Two-Sentence Horror Stories

Secret Garden

The first day at her aunt Olive’s house, Ophelia had been afraid; by the last day, she was terrified.

She could see it through the window, dirt and boards and cracks in the glass; Olive’s garden had bloomed.


For Sale

Next time they come down here, I’ll kill them, Nervous swore and this time, he meant it.

Downstairs in the windowless basement, he had no way of seeing the “For Sale” sign pounded into the dry earth in the front yard.


Left Behind

“It’s not fair,” Cassandra sobbed, collapsing into her father’s stiff embrace.

Don had said he’d never leave her, but he’d done exactly that; she hadn’t even finished the operation!


Snuggle Buddies

“Goodnight, Porthos,” Cyd Roseland said as the bed dipped beneath the dog’s weight.

He was just thinking to himself that his old friend might need to go on a diet when he heard Porthos begin to bark in the hallway.

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Ophelia’s Dolls

“Mama,” she said, quietly. I almost didn’t hear her; my mind had drifted, far away from the seemingly endless stretch of asphalt and sand, away from the hot vinyl seats that stuck and peeled away from my skin every time I moved. Away from my daughter, sitting quietly in the seat beside me, playing on the tablet she’d received for her last birthday.

“What is it, Ophelia?” I asked, glancing over at her. She was all but stabbing at the smudged screen with one delicate finger, her frustration apparent. I saw the familiar bright colors and dark lines of the dollhouse game she was too old to be playing, but I had given up on trying to convince her to find something more age appropriate. Better something too young for her than too old, I supposed. We passed another sign, warning us that we were almost upon Strangetown, and I sighed.

“My doll won’t stop crying.”

Continue reading “Ophelia’s Dolls”

Excerpts taken from the diary of Angela Pleasant.

Had the dream again.

*                 *                 *

I think I’m running out of air.

My room smells funny. I asked Mom about it, thinking maybe she’d installed some new air freshener or something without my knowledge, but she insists that not only would she never (although she has before, which is why I asked), but she doesn’t know what I’m talking about. She says my room smells “fine”.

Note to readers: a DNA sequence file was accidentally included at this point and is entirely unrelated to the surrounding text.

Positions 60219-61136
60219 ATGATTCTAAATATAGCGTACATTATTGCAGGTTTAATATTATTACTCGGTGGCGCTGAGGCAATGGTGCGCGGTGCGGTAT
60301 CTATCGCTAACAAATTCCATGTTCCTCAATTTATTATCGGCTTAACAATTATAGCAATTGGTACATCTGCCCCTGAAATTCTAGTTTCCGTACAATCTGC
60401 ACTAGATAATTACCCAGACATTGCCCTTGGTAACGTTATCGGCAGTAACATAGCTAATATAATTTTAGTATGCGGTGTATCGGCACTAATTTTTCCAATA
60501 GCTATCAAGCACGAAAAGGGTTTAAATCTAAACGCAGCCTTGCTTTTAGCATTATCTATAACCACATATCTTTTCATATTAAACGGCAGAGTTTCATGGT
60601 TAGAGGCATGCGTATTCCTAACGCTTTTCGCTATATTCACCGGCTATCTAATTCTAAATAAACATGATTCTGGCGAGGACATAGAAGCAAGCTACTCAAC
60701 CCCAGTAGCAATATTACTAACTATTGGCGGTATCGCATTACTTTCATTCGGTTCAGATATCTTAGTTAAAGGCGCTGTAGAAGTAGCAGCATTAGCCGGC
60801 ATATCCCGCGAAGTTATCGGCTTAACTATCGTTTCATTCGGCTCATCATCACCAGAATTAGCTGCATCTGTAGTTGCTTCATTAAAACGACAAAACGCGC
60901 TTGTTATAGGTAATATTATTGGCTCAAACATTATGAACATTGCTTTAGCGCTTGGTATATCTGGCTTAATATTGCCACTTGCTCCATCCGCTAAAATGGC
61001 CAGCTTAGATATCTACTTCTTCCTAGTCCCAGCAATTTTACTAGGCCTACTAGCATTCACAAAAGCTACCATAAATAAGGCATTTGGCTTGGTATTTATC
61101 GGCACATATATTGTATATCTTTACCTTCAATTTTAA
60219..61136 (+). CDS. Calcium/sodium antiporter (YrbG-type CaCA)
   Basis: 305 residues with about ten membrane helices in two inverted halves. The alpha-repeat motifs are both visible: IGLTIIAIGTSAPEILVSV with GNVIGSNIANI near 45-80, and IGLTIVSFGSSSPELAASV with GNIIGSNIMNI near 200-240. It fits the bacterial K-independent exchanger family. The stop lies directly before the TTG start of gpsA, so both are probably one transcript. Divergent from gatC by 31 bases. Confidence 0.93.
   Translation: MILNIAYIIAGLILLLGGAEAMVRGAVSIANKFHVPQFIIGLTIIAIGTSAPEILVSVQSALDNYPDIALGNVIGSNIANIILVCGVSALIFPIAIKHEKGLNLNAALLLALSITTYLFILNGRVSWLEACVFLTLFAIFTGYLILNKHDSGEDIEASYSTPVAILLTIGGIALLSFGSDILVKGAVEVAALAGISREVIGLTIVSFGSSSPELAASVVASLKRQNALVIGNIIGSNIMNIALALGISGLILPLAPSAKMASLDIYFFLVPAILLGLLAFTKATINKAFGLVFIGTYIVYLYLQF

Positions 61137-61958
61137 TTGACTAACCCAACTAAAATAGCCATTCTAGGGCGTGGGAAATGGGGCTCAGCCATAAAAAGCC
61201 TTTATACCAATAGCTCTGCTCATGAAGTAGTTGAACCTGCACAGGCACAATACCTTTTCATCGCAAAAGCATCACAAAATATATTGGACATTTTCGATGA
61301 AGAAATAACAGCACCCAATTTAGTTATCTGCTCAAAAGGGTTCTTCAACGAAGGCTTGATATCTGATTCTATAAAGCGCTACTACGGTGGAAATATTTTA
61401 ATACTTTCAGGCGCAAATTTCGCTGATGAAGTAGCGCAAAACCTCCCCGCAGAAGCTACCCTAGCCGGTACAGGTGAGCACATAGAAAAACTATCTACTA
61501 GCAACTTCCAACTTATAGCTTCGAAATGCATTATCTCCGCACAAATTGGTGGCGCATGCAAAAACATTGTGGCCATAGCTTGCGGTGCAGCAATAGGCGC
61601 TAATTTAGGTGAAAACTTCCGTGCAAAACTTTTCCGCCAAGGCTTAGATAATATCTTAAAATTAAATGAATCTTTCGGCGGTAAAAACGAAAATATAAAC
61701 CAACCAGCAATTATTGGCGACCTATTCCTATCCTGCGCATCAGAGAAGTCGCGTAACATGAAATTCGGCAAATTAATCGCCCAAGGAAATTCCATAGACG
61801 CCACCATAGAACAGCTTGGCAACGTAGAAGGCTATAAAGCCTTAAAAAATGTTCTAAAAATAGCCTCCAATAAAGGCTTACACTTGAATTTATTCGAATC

But there’s an earthy smell in here, something damp and almost… sweet? Not in a good way.

I’ve searched everything, even the closet, but there was nothing to find. I finally gave up and tried to open my window, but the wind was doing that howling thing again, and I couldn’t stand it. I had to close it again.

*                 *                 *

Still smelling it. Can’t find a source.

I’m afraid it’s in my head somewhere.

Something rotting and meaty inside of me.

I can’t get it out.

*                 *                 *

I take the pills to help me sleep.

I can’t manage without them. Sometimes, I can’t manage with them. But when they work, I burrow so deeply in the darkness that not even the nightmares (and I know they’re looking) can find me.

Strangetown Gothic: Part 001

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There’s a nail in the door
And there’s glass on the lawn
Tacks on the floor
And the TV is on
And I always sleep with my guns
When you’re gone (x)

Sand and gravel crunched beneath the tires of her old, beat-to-hell sedan as she turned into the unpaved parking lot of the Deadtree Inn, the only motel she’d seen since she’d passed by the rusted sign that read “Welcome to Strangetown”, population: [ bird shit ].

Even with the windows rolled down, the hot wind of the unfamiliar desert night had her boiling in her own sweat, and she was relieved to have finally found a place where she’d be able to stretch her legs and maybe, if she was lucky, sleep for a couple of hours.

Continue reading “Strangetown Gothic: Part 001”